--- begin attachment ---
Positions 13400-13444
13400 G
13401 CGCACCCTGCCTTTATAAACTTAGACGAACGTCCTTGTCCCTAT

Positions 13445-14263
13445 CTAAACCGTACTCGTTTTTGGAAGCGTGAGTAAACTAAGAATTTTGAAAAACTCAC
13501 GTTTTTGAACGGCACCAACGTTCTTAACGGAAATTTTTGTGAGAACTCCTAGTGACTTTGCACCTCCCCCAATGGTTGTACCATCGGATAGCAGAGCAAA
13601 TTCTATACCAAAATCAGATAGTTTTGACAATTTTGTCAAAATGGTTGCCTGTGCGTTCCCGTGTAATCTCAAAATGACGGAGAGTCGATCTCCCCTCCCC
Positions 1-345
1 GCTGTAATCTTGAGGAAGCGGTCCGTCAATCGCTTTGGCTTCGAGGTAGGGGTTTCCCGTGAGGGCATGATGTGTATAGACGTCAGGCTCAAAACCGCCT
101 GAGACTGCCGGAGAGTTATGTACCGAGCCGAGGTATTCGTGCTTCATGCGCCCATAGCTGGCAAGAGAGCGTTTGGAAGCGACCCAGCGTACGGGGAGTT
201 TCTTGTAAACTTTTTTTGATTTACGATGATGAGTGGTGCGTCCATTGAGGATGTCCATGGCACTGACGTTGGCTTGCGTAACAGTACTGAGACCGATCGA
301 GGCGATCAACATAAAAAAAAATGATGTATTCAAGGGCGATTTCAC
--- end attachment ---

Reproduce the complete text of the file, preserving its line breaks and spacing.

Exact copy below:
Positions 13400-13444
13400 G
13401 CGCACCCTGCCTTTATAAACTTAGACGAACGTCCTTGTCCCTAT

Positions 13445-14263
13445 CTAAACCGTACTCGTTTTTGGAAGCGTGAGTAAACTAAGAATTTTGAAAAACTCAC
13501 GTTTTTGAACGGCACCAACGTTCTTAACGGAAATTTTTGTGAGAACTCCTAGTGACTTTGCACCTCCCCCAATGGTTGTACCATCGGATAGCAGAGCAAA
13601 TTCTATACCAAAATCAGATAGTTTTGACAATTTTGTCAAAATGGTTGCCTGTGCGTTCCCGTGTAATCTCAAAATGACGGAGAGTCGATCTCCCCTCCCC
Positions 1-345
1 GCTGTAATCTTGAGGAAGCGGTCCGTCAATCGCTTTGGCTTCGAGGTAGGGGTTTCCCGTGAGGGCATGATGTGTATAGACGTCAGGCTCAAAACCGCCT
101 GAGACTGCCGGAGAGTTATGTACCGAGCCGAGGTATTCGTGCTTCATGCGCCCATAGCTGGCAAGAGAGCGTTTGGAAGCGACCCAGCGTACGGGGAGTT
201 TCTTGTAAACTTTTTTTGATTTACGATGATGAGTGGTGCGTCCATTGAGGATGTCCATGGCACTGACGTTGGCTTGCGTAACAGTACTGAGACCGATCGA
301 GGCGATCAACATAAAAAAAAATGATGTATTCAAGGGCGATTTCAC